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Patient’s Perpective: Uncommon Threads

by Abby Thorelson 

Whether you are meeting a new thalassemia patient for the first time or picking up where you left off with one from last year, there is an instant deep connection that ties us to each other. Some may see it as an affliction, but I am beginning to see it as a special mark that inspires us to strive to be extraordinary rather than to settle for mediocrity.

In the tapestry of life, we have the honor of being woven with the same uncommon thread. We are unique and yet the same; our struggles and fears may be individual but are also so similar. You could say that it is in our genes.

This year’s thalassemia retreat was up in the beautiful wine country but there was no whine found among the patients. We spent our weekend together in the Russian River area, where Laurice Levine had arranged for us to stay at a beautiful and secluded estate. Our schedule consisted of settling in, exploring, cooking, cleaning, playing games, and catching up with one another as much as possible. On Saturday, we had our psychosocial session, moderated by Laurice. If I had to pick a title for it, I think I would call it “No Taboos.”

Imagine sitting in a group of 18 to 20 people, some of whom you have known for years and others whom you have just met for the first or second time. You can ask one question that every individual has to answer personally. The atmosphere is honest and truthful. What would your question be?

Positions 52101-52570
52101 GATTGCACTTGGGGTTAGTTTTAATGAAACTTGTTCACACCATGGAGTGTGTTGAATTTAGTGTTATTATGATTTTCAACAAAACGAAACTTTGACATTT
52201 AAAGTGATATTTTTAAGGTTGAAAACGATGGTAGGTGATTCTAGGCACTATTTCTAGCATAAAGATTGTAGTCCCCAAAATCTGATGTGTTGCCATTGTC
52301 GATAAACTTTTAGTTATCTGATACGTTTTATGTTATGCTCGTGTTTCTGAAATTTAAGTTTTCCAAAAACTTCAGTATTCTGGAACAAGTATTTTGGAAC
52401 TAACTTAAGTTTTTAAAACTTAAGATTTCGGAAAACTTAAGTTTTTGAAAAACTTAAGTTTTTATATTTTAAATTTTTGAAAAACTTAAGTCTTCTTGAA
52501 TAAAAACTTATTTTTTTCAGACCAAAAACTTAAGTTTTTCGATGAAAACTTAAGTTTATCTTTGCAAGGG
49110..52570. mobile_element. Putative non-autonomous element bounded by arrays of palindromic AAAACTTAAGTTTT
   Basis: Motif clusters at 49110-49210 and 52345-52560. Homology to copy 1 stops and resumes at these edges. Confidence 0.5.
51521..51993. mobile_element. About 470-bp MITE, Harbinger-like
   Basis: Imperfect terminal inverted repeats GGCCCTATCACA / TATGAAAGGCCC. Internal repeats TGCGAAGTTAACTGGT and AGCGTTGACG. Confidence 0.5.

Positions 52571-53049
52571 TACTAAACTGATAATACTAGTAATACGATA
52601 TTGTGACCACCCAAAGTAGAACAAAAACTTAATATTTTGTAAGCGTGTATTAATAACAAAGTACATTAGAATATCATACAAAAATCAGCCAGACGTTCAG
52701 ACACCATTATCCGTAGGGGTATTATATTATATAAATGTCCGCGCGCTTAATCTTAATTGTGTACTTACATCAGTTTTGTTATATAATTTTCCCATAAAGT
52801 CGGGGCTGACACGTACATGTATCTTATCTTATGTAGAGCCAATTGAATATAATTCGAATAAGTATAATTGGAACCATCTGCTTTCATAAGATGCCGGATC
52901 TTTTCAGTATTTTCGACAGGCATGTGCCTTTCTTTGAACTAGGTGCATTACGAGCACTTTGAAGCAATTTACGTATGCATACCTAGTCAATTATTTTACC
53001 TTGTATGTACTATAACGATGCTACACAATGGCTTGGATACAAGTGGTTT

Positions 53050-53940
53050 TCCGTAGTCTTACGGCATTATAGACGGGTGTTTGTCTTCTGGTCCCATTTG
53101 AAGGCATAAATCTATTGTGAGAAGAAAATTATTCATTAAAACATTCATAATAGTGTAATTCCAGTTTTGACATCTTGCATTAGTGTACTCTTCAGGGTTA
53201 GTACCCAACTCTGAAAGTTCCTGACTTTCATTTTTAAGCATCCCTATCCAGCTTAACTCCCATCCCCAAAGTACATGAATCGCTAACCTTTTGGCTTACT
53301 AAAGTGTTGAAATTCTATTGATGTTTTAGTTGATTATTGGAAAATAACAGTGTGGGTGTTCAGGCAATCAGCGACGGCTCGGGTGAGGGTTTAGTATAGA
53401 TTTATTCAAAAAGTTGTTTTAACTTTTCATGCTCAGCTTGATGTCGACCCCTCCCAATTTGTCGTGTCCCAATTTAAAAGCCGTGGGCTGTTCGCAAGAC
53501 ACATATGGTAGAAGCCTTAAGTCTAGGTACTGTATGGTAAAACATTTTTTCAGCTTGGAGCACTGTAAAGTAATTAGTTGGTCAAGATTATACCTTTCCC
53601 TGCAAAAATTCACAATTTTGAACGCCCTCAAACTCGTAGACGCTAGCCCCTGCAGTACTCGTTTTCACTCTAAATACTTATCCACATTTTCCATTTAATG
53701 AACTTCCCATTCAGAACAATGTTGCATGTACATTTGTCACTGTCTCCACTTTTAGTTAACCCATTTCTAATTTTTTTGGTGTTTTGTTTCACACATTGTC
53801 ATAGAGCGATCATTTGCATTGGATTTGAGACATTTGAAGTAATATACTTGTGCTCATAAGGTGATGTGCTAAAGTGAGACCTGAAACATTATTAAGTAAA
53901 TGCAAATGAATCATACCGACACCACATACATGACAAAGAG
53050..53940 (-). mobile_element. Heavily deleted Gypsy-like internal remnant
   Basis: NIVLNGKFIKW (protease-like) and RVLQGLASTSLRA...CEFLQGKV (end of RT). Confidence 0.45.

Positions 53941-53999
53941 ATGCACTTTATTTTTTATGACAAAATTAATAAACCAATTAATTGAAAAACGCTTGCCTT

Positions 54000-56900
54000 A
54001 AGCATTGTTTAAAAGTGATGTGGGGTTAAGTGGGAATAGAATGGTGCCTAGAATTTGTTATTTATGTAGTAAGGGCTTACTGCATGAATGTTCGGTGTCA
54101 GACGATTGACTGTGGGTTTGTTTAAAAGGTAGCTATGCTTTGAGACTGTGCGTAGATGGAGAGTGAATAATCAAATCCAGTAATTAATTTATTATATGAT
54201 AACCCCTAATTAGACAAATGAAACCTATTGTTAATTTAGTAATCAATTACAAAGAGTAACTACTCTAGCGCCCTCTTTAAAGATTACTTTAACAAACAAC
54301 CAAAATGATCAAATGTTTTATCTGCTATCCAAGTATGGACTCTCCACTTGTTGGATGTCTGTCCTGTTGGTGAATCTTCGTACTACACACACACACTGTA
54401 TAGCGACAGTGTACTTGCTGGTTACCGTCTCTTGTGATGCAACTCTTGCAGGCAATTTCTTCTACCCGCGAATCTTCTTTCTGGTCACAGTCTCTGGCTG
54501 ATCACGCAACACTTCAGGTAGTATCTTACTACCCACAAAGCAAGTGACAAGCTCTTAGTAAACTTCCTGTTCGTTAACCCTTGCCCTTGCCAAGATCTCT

“I never expected to live past 30.” “They told my parents I would die in my teens.” “I just want to live into my 50s to see my child grow up.” “I’m living on borrowed time; I try to make the most of every moment.” “We need to live life to the fullest.” “It’s about quality, not quantity, of time.” These were just some of the comments that surfaced in answer to thought-provoking questions posed by various patients during the session. The questions included: “If you knew it was your last meal, what would you eat?” “For what would you want to be most remembered?” and “Where would you go if it was the last trip you would ever take?” Although death is not a popular subject in our society, it is a real part of a thalassemia patient’s life. I once heard someone say, “Thalassemia years are like dog years.” This is not to say that thalassemia patients live like dogs but that our lifespan is different, and each must decide to face it or try to flee from it.

We spent several hours posing questions and pondering answers, but interestingly, the theme remained constant. Although no one’s question included the words “death” or “dying,” somehow all the answers centered around that topic. To an outsider, the session might have seemed weird or depressing, but for us, it was very meaningful and needed. Only other thalassemia patients understand the struggle of getting up each day. No one else can imagine the fears or frustrations of having thalassemia. No one can empathize with the loss of a friend who had thalassemia like another patient who has lived your greatest struggles, experienced your deepest fears, and felt your biggest dreams.

For me, having thalassemia means that I have to make every moment count. It means that no time or person should be taken for granted and that I should try to live with no regrets. I believe that there are only a few things that will truly matter on my deathbed: those whom I love, those who love me, and where I’m going to spend eternity.

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